Why aren’t agencies creating award-winning work all year round?
With the exception of the Effies and some categories, these advertising awards are a beauty parade of ads that never really ran, writes Scott Feasey.
March 18, 2013 6:28 by kippreport
So the big talk this week was the carnival that is the Dubai Lynx Awards, the UAE’s premier advertising awards ceremony, conference and gala dinner event. An annual occurrence that sees the region’s advertising agencies battling it out to be crowned the most creative.
It’s something that’s been growing in size and stature over the past six years or so and can probably rival any of the other awards ceremonies around the world; maybe apart from Cannes!
The news this year was the inclusion of two new categories. First, we got the much-needed Independent Agency of the Year, which went to Interesting Times, Beirut. Congratulations guys, you deserved it. Secondly, we had the category for Branded Content & Entertainment, which just proves that ‘Brand Participation’ is growing in size and stature as a complete marketing tool.
But, to be honest, I’d have to say the awards were a bit rubbish this year, especially with nine of the 15 awards not even having a Grand Prix winner. And I honestly believe there was no really outstanding work, apart from maybe JWT Cairo’s Micro Recharge Cards, which was my favourite. Most of the awards were spread evenly across the agencies, with no agency really standing out above the rest.
Y&R Dubai winning agency of the year must have been a mathematical calculation, because, apart from their Grand Prix in Design, I really don’t see anything great from them this year at all.
Maybe this is, in some way, a step in the right direction, because with the exception of the Effies and some categories, these awards are a beauty parade of advertising that never really ran. For 365 days of the year we are subjected to very mediocre advertising, created by all the big agencies that then suddenly produce award-winning work at awards season. The question is why are these agencies and clients not investing in award-winning work all year round?
If agencies win awards it should be an accident of just doing great work for their clients, not one-offs created especially for the award season. That way the industry here will get better and stronger.
This week also saw the arrival of thenetworkone in town, the organisation that champions and brings together independent agencies on a global level. But to be honest, it felt a bit like the meeting of the clans. Everyone was a little wary, and at one point I did think that the room might be locked and set fire to, wiping out the entire network’s competition in one go!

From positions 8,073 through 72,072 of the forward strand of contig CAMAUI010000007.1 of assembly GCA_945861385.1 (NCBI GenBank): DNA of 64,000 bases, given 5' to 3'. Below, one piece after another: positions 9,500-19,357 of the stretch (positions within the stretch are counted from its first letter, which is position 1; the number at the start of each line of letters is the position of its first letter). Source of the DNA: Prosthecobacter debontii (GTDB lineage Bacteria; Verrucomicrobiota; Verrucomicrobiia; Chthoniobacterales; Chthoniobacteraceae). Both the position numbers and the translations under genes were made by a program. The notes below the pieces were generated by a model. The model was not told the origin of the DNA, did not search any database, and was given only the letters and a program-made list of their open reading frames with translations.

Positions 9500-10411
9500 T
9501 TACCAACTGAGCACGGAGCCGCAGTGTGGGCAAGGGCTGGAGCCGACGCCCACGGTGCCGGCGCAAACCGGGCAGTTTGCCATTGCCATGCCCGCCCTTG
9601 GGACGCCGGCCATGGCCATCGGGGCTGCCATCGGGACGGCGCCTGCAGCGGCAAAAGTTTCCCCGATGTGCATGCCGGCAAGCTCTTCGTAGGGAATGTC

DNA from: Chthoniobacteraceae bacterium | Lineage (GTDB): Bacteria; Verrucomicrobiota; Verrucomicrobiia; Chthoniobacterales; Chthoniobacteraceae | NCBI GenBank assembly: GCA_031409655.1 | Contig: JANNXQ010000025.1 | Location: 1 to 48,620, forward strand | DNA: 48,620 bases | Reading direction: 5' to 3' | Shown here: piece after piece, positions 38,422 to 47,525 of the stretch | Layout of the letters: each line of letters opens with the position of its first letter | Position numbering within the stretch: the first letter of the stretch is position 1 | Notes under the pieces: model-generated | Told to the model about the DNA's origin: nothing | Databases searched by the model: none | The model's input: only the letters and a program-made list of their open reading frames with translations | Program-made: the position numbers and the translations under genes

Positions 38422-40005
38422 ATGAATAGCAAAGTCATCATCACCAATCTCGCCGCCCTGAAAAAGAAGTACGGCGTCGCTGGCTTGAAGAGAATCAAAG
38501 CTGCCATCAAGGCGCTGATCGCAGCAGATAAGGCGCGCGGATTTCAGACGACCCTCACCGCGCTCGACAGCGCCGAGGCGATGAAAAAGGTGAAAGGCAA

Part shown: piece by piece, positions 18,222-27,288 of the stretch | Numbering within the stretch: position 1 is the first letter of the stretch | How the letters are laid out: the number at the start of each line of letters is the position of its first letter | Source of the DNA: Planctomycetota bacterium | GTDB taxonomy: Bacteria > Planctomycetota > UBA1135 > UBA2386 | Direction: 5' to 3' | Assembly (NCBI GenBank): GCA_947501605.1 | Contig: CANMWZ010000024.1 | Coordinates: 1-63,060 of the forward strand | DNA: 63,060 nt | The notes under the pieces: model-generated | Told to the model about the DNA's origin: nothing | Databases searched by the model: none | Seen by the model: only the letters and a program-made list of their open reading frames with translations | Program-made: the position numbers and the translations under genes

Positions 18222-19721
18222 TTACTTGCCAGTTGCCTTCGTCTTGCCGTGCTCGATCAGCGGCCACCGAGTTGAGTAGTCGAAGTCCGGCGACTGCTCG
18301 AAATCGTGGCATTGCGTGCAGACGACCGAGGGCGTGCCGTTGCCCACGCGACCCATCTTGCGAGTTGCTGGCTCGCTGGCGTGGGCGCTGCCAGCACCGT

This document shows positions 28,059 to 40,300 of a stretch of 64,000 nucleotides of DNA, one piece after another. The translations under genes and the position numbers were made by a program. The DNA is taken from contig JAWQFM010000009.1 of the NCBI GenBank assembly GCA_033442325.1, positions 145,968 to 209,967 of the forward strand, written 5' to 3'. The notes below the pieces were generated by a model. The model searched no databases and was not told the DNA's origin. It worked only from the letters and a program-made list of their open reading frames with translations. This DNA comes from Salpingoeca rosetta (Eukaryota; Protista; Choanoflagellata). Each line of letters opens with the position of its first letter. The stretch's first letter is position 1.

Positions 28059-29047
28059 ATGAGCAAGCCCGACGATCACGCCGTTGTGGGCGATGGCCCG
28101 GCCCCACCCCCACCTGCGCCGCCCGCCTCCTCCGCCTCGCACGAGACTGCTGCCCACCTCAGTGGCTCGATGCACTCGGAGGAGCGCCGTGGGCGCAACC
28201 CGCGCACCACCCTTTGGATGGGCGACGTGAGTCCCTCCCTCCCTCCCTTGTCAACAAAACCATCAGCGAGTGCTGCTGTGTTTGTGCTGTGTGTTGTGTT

I was also initially concerned when Pierre Azzam, ex COO of Impact BBDO entered the room, but it was good to see yet another network man strike out on the independent path. Walk towards the light Pierre! All the big players where there; BWM Naked, Plan.net, Face to Face, Tribe, iris, Digital Republic and some of the newer guys from Bahrain, Lebanon and Cairo. A good meeting in all and I am sure it will bear fruit for the independents and the industry as a whole.
Of course the topic of conversation last week was the dancing pony for the telecom company 3, which asked more people to upload and view fun things on the web. If you haven’t seen it, search for ‘dancing pony’ on Youtube. It’s very entertaining and engaging – the way marketing should be.
Sadly the way marketing shouldn’t be seems to still be happening in this region. Please STOP the DJ mentions. I don’t know who is signing this off, but this week I heard that slapstick cheester Catboy from 92fm twice read out DJ mentions for high-net-worth women’s beauty brands! Just try to imagine it. It’s a male northerner from England, on a comedy show, talking to women about a luxury beauty product. If it was a radio ad the brand manager wouldn’t sign off his voice over, so why allow him to read from a piece of paper live on radio? Could someone please explain or justify this to me!
Hot on the heels of this marketing car crash was the brands’ radio ad that finished with the line no radio ad should ever finish with: “wow, I have got to buy that!” Oh my god – kill me now.
Scott Feasey is MD at iris Middle East and can be reached on firstname.lastname@example.org.